sdf -2html -cperl -DPERL_HTML_ROOT=/nmanual/perl perlrun.pod

The default value of PERL_HTML_ROOT is /perl.

9. What's wrong with SDF?

The most common complaints about SDF are:

  1. It isn't WYSIWYG.
  2. It doesn't support the output format I need.
  3. It doesn't have the features I need.
  4. It has too much functionality.

On the WYSIWYG issue, SDF is a tool for people who would rather use a text editor. It tries hard to be readable and an emacs mode is available. If that isn't good enough, then SDF isn't for you.

On the output format issue, I'm working on it. For developers with a good knowledge of Perl and the output format they need, writing an "SDF output driver" isn't hard, it just takes time. Like all of us, I only have so much free time, so any assistance anyone can offer in this regard is very welcome.

On the functionality issue, SDF is growing and will continue growing. If it doesn't have a feature you need, the Perl source code is provided, so you might be able to add it yourself.

If SDF is already too complex, then stick with POD. You can always mix in some SDF or migrate to SDF if you need to at a later date. Personally, I find the "I'm sticking with POD because SDF is too complex" argument a little short-sighted:

  • SDF's basic ideas (styles, attributes, macros, filters and variables) and commonly used tags are easy to learn
  • I'd rather use the same markup language for embedded documentation, memos, design documents and user documentation.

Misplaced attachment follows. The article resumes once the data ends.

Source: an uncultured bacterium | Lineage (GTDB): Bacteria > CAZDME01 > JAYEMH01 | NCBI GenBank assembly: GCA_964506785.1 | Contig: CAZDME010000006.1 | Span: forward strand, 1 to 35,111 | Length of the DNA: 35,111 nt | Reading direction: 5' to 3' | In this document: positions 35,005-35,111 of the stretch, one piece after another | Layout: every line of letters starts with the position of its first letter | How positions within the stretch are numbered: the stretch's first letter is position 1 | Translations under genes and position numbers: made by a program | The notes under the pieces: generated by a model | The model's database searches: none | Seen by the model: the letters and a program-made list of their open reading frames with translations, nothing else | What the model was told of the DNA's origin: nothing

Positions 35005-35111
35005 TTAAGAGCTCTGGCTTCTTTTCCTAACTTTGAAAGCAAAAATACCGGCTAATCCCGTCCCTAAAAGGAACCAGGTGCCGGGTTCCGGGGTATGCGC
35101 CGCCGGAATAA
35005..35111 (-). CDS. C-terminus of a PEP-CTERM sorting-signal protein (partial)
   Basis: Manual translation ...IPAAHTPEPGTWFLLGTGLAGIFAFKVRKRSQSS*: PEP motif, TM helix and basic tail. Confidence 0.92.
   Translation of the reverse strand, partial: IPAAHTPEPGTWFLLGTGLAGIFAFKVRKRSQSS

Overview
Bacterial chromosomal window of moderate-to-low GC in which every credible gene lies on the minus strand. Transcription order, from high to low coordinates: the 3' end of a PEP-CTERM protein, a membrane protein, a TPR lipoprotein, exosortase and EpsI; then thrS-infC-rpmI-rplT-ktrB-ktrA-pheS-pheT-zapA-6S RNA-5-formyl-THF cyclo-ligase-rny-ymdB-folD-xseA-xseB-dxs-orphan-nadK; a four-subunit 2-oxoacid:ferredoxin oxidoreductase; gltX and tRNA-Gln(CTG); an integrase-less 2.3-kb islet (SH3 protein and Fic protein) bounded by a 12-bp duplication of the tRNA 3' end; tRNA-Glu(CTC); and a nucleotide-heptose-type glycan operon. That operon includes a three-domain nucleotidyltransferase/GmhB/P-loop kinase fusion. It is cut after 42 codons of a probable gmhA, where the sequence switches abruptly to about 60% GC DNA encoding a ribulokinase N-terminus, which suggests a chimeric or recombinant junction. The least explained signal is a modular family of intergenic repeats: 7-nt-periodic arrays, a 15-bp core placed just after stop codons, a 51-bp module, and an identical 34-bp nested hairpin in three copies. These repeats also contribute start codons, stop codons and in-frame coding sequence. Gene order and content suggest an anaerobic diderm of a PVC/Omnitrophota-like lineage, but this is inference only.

I prefer SDF to POD for the same reason that I prefer Perl to awk: the latter may be sufficent for a given task, but choosing it will cause me grief the moment the task grows. On the other hand, as the designer of SDF, I'm probably just a little biased. :-)

10. Credits

Thanks to the many people who have used and contributed to SDF over the years, particularly David Cox, Tim Hudson and Chris Moran. Likewise, thanks to Larry Wall for inventing Perl and to everyone who has contributed to Perl over the years. Without it, SDF wouldn't exist.

Finally, I'd like to thank the people who encouraged me to merge POD and SDF, including Kenneth Albanowski, Brad Appleton, Achim Bohnet, Jim Esten, Chaim Frenkel, Gerd Knops, Hugues Lafarge, Tuomas J. Lukka, Andy Wardley and Peter Wolfe. I hope the result is useful.